In 2012 the EAEPE-Kapp Prize was awarded to Guglielmo Forges Davanzati for his 2011 article, 'Income Distribution and Crisis in a Marxian Schema of the Monetary Circuit', International Journal of Political Economy, 40(3): 33-49.

In 2011 the EAEPE Prize was awarded to Philip O'Hara for his 2009 article, 'The Political Economy of Climate Change, Ecological Distribution and Uneven Development', Ecological Economics, 69(2): 223-234.

In 2010 the Kapp Prize was awared to George Liagouras for his 2009 article, 'Socio-Economic Evolution and Darwinism in Thorstein Veblen: A Critical Appraisal', Cambridge Journal of Economics, 33(6): 1047-1064.

In 2009 the Kapp Prize winner was Edward Nik-Khah for his 2008 article, 'A Tale of Two Auctions', Journal of Institutional Economics, 4(1): 73-97.

In 2008 the Kapp Prize was awarded to Xosé H. Vázquez for his 2006 article, 'Eclectic Explanation of Shopfloor Control Using Efficiency and Power Theories', Organization Studies, 27(10): 1421-1446.

In 2007 the Kapp Prize was awarded to Eyüp Özveren for his 2007 article, 'Where Disciplinary Boundaries Blur: The Environmental Dimension of Institutional Economics', in Stravos Ioannides and Klaus Nielsen (eds), Economics and the Social Sciences: Boundaries, Interaction and Integration, Cheltenham: Edward Elgar.

In 2006 the Kapp Prize was awarded jointly to Otto Steiger for his 2006 article, 'Property Economics versus New Institutional Economics: Alternative Foundations of How to Trigger Economic Development', Journal of Economic Issues, 40(1): 183-208, and to Guido Buenstorf and Johann Peter Murmann for their 2005 article, 'Ernst Abbe’s Scientific Management Theoretical Insights from Ninetieth-Century Dynamics Capabilities Approach', Industrial and Corporate Change, 14(4): 543-578.

In 2005 the Kapp Prize was not awarded.

In 2004 the Kapp Prize was not awarded.

In 2003 the Kapp Prize was awarded to Yval Millo and Donald MacKenzie for their 2003 article, 'Constructing a Market, Performing Theory: The Historical Sociology of a Financial Derivatives Exchange', American Journal of Sociology, 109(1): 107-145.

In 2002 the Kapp Prize was awarded Yadira Gonzalez de Lara for her 2002 article, 'Institutions for Contract Enforcement and Risk Sharing: From Debt to Equity in Late Medieval Venice', European Review of Economic History, 6(2): 257-262.

In 2001 the Kapp Prize was awarded jointly to Matthias Klaes for his 2000 article, 'The Birth of the Concept of Transaction Costs: Issues and Controversies', Industrial and Corporate Change, 9(4): 567-593, and to John Finch and Robert McMaster for their article, 'On Categorical Variables and Non-Parametric Statistical Inference in the Pursuit of Causal Explanations', later published in Cambridge Journal of Economics, 26(6): 753-772.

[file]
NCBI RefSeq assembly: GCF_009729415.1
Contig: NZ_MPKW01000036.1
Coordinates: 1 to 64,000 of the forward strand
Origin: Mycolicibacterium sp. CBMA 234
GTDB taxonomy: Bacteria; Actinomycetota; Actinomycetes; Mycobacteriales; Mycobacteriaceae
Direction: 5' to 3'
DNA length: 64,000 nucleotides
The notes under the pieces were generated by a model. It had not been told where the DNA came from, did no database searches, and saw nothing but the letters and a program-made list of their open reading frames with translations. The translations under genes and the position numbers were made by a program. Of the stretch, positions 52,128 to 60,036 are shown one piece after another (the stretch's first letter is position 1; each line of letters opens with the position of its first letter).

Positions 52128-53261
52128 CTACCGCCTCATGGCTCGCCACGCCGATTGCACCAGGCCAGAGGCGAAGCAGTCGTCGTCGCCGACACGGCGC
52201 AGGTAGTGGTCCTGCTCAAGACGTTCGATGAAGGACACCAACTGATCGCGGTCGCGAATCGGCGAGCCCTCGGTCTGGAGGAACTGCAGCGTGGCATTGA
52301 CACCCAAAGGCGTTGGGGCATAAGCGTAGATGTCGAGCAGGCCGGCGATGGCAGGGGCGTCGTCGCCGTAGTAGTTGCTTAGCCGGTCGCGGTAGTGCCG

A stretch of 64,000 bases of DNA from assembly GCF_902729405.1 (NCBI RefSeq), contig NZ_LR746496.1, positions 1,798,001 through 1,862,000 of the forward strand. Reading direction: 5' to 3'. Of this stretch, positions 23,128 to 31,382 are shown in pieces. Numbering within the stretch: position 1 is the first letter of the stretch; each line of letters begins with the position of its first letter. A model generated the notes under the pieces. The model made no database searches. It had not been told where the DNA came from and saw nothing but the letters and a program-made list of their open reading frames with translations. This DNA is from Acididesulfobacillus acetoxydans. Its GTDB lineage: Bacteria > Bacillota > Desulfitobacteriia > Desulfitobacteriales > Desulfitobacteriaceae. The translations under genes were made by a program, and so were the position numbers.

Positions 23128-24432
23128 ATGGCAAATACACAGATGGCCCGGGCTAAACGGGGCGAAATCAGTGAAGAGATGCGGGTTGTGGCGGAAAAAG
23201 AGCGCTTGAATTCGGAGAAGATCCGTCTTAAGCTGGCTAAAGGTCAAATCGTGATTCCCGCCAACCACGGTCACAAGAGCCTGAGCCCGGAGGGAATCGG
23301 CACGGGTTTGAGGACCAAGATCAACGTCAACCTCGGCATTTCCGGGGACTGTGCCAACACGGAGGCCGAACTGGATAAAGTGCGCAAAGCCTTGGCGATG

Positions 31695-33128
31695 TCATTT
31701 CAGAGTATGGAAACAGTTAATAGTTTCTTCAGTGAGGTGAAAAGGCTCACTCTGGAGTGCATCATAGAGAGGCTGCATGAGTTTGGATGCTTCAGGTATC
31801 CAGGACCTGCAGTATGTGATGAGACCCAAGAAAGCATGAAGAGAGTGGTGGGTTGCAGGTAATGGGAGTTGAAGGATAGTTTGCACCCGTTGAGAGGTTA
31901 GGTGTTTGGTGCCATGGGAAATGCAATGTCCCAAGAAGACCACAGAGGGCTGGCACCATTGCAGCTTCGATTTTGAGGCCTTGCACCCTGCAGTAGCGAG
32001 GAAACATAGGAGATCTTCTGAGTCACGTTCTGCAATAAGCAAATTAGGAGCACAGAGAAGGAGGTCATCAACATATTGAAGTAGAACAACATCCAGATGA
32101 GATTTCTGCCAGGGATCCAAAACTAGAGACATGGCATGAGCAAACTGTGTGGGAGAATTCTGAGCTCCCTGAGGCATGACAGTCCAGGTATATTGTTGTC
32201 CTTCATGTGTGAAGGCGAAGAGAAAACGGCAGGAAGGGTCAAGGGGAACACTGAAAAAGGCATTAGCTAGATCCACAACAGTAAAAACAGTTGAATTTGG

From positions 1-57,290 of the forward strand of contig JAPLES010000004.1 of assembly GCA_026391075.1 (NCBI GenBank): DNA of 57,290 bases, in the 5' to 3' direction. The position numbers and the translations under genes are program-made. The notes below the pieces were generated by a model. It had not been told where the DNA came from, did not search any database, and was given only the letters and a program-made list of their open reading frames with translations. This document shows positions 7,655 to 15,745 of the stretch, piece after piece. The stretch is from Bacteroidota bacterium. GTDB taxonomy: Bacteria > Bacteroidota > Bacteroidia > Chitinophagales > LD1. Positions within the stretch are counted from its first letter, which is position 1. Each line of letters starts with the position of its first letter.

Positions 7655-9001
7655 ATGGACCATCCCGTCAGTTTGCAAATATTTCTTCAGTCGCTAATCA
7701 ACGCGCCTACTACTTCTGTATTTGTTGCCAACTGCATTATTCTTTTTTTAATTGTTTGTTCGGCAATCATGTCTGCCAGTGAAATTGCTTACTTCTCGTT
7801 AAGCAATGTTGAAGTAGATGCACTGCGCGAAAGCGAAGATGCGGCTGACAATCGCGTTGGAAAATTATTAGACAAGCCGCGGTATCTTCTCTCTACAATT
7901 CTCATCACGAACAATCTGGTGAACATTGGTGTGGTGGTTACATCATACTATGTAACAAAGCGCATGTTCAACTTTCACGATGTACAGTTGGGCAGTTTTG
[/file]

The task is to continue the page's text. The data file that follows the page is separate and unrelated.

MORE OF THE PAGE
In 2000 the Kapp Prize was Stephen Dunn for his 2000 article, 'Wither Post Keynesianism?', Journal of Post Keynesian Economics,22(3): 343-364.

In 1999 the Kapp Prize was not awarded. 

In 1998 the Kapp Prize was not awarded.

In 1997 the Kapp Prize was awarded jointly to Elias L. Khalil for his 1997 article, 'Buridan's Ass, Risk, Uncertainty and Self-Competition: A Theory of Enrepreneurship', Kyklos, 50(2): 147-163, and to Ugo Pagano for his article, 'Transition and the Speciation of the Japanese Model', later published in Oliver Fabel, Francesco Farina and Lionnello F. Punzo (2000) (eds), European Economies in Transition: A Search of a New Growth Path, Basingstoke: Macmillan.

In 1996 the Kapp Prize was awarded to Bart Nooteboom for his article, 'Towards a Cognitive Theory of the Firm: Issues and a Logic of Change'.

In 1995 the Kapp Prize was not awarded.

In 1994 the Kapp Prize was awarded to Giovanni Dosi, Luigi Marengo and Marco Valente for their article, 'Norms as Emergent Properties of Adaptive Learning', later published in 1999 as 'Norms as Emergent Properties of Adaptive Learning: The Case of Economic Routines', Journal of Evolutionary Economics, 9(1): 5-26.

In 1993 the Kapp Prize was awarded to Tony Lawson for his article, 'A Realist Perspective on Contemporary "Economic Theory"', later published in 1995, Journal of Economic Issues, 29(1): 1-32.

In 1992 the inaugural Kapp Prize was awarded to Ulrich Witt for his article, 'Innovation, Externalities and the Indeterminateness of Progress', later published in 1996 as 'Innovation, Externalities and the Problem of Economic Progress', Public Choice, 89(1-2):113-130.

Please note that the submission rules for the Kapp Prize have changed over time.